#2. Adherence to local labour legislation
An EOR can also assist with local regulatory compliance, with local professionals handling all elements of employment inside the jurisdiction’s boundaries.
#3. Staffing flexibility
When it comes to staffing, an EOR can help a company become more flexible. Companies can use EOR services to recruit overseas contractors on a project or temporary basis.This can be very advantageous for new businesses.
#4. Cost-cutting measures
The cost of using an EOR is much lower than the expense of establishing an organisation in a certain country. A global employment service can save you even more money by allowing you to form teams globally—imagine the expense of establishing organisations in multiple locations around the world.
Paying team members in other nations can also be more cost-effective, as what is considered a reasonable salary by a worker in a specific country or city may be significantly cheaper than what is expected of workers in your operations.
#5. Faster expansion
The ease with which the correct EOR may enable organisations to onboard team members, as well as the massive pool of talent that global hiring opens up, means that teams can expand more quickly.
#6. A more varied pool of talent
It’s no secret that a diverse staff is a better workforce, and forming a global team will automatically broaden your company’s diversity by bringing in people from various cultures and viewpoints.
In conclusion, there are numerous benefits to employing an EOR, and you should carefully consider all of the pros and disadvantages before making a decision.
When to Use an Employer of Record
When it comes to balancing a distributed workforce and navigating global marketplaces, an employer of record is a crucial partner. Businesses can use global EOR to:
#1. Explore new markets
If your company has worldwide expansion objectives and wants to explore a new market but does not have plans to establish an entity, an EOR allows you to test out a new country legally without the commitment of establishing an entity. You may swiftly hire a staff in new global markets, establish new revenue streams, and reach new consumers with an EOR.
#2. Attract and retain top talent
In today’s labour market, the opportunity to work from anyplace is a highly coveted perk. The competition for top talent is as severe as ever, and an increasing number of businesses are turning to remote choices for their workers. Furthermore, hiring without regard to geography broadens the talent pool and allows you to zero in on a workforce with the specific skillsets you require.
A global EOR enables businesses to hire from anywhere and attract top people. Furthermore, when employees want or need to be relocated, a global EOR assists you in retaining top-tier personnel without the need to establish an organisation.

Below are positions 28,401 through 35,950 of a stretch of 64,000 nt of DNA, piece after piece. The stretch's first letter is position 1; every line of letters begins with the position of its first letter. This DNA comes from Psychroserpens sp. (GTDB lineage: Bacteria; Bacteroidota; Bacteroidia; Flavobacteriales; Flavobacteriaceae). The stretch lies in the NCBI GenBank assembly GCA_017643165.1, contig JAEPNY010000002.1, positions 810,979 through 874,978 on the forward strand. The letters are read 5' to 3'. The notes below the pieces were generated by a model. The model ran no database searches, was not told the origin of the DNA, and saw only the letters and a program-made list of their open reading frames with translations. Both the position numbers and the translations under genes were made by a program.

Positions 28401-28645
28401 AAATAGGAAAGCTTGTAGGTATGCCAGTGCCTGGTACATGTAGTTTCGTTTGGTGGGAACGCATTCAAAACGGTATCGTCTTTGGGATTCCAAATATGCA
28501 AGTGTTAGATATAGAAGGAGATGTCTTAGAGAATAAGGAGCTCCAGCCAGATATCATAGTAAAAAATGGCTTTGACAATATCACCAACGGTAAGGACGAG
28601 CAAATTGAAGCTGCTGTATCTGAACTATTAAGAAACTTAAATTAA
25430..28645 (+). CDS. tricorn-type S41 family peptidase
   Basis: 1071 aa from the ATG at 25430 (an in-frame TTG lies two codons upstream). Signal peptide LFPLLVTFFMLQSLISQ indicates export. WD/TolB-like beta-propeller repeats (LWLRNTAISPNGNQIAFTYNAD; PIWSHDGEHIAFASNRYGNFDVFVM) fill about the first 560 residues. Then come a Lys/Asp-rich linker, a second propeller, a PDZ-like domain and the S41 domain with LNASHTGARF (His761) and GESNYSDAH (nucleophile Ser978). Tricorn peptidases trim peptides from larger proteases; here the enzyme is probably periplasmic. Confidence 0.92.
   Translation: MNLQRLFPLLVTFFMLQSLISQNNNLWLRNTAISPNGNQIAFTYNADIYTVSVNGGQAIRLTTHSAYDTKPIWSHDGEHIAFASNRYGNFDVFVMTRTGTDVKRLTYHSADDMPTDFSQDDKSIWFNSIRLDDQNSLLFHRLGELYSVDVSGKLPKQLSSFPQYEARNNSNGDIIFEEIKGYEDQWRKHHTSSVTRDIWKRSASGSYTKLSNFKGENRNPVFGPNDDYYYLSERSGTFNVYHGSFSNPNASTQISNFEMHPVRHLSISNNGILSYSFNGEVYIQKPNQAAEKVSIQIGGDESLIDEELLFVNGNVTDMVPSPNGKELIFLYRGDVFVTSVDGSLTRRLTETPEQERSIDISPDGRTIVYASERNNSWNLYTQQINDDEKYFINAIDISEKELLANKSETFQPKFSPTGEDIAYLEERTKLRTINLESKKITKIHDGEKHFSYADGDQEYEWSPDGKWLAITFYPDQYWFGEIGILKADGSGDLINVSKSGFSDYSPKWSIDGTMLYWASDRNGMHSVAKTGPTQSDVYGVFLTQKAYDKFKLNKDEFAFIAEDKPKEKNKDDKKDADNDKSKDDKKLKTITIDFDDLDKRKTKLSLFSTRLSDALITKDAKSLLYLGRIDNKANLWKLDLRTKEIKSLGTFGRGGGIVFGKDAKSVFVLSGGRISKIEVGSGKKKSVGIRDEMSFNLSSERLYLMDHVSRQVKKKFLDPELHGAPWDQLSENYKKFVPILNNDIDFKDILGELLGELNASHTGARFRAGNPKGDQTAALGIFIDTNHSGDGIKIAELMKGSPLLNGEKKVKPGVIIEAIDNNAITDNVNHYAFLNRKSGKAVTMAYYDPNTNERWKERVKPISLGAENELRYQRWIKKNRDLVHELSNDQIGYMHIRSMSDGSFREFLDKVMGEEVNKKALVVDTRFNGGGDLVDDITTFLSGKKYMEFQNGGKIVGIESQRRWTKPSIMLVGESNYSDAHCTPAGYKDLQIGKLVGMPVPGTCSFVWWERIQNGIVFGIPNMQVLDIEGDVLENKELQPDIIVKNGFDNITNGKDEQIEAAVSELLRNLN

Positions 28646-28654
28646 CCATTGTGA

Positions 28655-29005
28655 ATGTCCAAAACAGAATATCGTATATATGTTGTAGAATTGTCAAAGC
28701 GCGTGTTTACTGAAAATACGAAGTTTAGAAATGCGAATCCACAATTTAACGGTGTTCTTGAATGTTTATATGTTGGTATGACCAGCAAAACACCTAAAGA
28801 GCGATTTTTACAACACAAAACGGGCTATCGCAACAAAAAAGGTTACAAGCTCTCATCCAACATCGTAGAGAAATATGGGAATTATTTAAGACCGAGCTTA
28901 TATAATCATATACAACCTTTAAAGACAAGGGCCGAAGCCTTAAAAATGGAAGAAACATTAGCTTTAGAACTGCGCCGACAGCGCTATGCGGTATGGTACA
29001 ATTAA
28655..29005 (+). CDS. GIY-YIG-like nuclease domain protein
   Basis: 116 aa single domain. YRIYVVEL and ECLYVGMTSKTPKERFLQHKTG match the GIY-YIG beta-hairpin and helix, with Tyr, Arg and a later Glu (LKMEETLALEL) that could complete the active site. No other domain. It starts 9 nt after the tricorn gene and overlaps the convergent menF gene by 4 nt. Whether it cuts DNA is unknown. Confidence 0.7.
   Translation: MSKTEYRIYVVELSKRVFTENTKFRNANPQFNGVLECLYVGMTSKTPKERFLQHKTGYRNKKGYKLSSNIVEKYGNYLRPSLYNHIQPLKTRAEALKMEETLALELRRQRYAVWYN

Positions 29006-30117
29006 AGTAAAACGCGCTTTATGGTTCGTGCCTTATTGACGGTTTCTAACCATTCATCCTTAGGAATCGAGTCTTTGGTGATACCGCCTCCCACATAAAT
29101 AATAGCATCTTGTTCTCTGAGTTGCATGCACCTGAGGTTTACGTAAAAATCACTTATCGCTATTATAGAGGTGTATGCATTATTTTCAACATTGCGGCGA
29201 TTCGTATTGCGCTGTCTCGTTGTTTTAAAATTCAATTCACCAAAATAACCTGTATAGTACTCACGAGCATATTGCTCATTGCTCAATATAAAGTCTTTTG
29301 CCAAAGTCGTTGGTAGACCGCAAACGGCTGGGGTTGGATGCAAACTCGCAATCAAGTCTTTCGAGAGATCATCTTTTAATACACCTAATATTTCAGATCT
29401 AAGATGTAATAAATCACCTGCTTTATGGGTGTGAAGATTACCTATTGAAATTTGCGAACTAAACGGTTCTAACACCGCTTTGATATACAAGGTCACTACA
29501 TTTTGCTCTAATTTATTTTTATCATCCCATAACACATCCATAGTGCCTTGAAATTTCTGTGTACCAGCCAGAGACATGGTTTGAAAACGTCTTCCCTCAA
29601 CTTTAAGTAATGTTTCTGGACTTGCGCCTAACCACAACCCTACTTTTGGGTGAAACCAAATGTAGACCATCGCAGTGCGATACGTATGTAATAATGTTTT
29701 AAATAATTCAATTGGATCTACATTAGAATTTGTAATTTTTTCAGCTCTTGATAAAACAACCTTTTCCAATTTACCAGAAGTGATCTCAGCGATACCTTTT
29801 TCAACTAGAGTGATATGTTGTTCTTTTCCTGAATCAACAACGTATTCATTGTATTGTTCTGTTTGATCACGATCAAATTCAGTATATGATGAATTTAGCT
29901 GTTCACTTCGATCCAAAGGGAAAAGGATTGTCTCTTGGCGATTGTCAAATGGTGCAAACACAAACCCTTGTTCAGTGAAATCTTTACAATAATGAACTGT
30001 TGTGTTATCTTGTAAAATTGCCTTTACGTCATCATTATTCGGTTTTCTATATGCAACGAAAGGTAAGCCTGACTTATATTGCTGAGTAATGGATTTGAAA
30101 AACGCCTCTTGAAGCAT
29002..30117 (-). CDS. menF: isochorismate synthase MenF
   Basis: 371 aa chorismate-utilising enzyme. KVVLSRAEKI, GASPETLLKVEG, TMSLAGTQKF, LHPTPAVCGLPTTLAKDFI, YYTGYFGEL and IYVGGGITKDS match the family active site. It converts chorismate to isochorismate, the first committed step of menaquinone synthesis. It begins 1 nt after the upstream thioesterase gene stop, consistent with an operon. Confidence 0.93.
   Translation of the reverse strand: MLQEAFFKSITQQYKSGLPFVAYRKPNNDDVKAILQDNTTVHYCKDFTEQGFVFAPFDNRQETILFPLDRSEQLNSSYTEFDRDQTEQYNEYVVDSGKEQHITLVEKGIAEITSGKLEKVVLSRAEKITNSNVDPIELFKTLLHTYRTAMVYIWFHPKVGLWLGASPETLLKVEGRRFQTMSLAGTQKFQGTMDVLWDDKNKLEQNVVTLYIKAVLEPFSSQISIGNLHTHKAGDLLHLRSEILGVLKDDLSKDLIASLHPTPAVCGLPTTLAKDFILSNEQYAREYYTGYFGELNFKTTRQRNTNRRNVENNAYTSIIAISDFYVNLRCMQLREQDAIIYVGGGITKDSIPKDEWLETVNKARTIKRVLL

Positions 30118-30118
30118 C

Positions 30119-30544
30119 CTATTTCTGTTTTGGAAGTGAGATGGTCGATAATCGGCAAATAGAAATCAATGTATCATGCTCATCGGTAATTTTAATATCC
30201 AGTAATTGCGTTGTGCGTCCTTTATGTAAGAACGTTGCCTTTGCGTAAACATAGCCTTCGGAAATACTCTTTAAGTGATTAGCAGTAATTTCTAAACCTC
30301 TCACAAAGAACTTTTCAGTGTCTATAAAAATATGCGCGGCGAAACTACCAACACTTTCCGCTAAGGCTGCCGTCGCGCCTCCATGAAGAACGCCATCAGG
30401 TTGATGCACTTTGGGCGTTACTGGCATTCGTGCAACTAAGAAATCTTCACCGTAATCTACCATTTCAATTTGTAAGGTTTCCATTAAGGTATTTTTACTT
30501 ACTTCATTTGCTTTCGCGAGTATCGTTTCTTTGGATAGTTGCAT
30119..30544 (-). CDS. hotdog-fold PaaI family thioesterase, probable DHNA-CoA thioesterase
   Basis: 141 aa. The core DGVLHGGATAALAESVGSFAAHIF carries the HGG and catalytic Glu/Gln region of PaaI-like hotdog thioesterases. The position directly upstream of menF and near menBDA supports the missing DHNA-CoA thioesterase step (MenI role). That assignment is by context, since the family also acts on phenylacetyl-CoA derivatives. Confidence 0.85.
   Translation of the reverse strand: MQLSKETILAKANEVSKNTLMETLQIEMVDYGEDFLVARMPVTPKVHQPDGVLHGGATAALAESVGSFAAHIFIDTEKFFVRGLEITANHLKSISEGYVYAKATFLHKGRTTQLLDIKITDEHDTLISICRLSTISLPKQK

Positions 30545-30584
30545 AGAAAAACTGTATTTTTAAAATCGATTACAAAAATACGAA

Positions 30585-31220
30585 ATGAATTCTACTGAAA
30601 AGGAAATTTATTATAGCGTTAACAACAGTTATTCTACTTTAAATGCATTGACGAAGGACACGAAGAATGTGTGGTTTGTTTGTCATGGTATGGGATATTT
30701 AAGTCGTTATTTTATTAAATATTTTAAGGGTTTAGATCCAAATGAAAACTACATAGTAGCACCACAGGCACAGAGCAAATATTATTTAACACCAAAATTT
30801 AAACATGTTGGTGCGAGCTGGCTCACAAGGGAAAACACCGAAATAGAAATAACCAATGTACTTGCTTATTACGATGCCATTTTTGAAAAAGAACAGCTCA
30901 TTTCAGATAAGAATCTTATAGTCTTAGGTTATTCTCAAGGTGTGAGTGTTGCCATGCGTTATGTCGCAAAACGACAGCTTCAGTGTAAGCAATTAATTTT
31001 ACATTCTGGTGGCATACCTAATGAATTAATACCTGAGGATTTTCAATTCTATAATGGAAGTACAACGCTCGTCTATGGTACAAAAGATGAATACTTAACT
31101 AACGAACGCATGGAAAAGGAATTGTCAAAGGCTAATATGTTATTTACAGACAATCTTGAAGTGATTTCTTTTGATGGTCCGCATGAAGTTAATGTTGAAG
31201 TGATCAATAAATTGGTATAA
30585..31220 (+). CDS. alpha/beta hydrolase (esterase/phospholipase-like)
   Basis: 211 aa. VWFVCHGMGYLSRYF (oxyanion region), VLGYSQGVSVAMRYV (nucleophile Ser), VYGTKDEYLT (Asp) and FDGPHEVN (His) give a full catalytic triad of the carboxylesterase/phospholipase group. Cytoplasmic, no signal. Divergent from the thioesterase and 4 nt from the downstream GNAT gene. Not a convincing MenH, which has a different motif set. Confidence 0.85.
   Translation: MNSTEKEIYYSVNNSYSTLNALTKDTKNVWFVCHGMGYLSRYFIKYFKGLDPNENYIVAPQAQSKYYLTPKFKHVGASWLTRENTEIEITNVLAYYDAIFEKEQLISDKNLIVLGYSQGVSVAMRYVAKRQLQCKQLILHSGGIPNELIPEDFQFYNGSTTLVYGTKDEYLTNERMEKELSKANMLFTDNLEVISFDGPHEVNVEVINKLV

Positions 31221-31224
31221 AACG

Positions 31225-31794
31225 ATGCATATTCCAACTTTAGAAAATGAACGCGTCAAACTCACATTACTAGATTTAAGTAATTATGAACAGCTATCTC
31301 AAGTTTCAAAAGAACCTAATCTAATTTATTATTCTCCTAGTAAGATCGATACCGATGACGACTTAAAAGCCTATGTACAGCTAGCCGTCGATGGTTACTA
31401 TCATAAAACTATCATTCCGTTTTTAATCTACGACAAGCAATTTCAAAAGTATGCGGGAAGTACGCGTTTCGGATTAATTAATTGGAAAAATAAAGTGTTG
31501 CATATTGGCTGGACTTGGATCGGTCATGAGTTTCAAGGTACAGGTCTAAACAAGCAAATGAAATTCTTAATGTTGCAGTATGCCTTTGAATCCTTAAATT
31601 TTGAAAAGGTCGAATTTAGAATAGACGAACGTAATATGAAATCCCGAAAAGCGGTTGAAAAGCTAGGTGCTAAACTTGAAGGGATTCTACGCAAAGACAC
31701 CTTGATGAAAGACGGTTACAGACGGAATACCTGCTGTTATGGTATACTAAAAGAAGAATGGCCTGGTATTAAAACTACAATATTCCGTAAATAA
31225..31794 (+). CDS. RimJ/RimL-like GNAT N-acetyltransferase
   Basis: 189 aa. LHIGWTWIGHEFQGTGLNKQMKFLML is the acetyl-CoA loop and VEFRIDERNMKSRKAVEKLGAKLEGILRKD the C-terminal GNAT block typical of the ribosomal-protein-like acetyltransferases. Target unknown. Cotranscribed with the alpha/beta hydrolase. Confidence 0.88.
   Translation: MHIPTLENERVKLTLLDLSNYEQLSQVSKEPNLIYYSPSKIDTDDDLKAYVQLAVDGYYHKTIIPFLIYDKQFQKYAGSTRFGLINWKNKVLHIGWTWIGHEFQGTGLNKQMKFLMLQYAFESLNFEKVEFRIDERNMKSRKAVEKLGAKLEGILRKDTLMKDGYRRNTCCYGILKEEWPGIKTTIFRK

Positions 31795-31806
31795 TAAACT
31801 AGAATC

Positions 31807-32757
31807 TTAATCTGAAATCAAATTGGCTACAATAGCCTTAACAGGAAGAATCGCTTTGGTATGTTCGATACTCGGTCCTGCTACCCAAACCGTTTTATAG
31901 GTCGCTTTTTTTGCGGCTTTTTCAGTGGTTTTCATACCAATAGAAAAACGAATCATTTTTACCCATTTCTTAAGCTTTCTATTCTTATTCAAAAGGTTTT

#3. Hire staff during entity formation.
While establishing an entity helps you to hire local people and develop into a new foreign market, it takes a significant amount of time, money, and knowledge of the country’s local regulations. An EOR can act as a go-between, providing recruiting assistance and insight into entity formation while you finalise the prerequisites.
#4. Avoid contractor misclassification.
Instead than hiring overseas staff or creating a subsidiary in another country, consider using contractors. Many businesses employ contractors to hire distant, foreign talent at a lower cost. However, as a firm expands in size, there is a significant risk of misclassifying contractors as employees. To eliminate regulatory problems, a worldwide EOR provides an easy solution to hire contractors as employees.
How to Select an Employer of Record Partner
When choosing an EOR partner, there are numerous crucial factors to consider:
#1. Price transparency
Find an employer of record who offers transparent pricing with no hidden costs or fees, making it simple to keep within your distributed workforce budget.
#2. Accurate calculations of employer burden
Look for a provider who is knowledgeable and up to date on employer burden expenses. An employer must also consider additional social contributions, such as health insurance, social security, and paid time off, when estimating payroll expenditures. Your EOR partner is responsible for giving you with accurate estimations on these employer burdens, which vary by market.
#3. Global coverage in the markets you require
Make certain that your partner has extensive expertise and knowledge of the markets in which you are seeking talent. Working with an untrained partner wastes time and money while putting you at risk of noncompliance with local labour standards.
#4. Responsiveness and assistance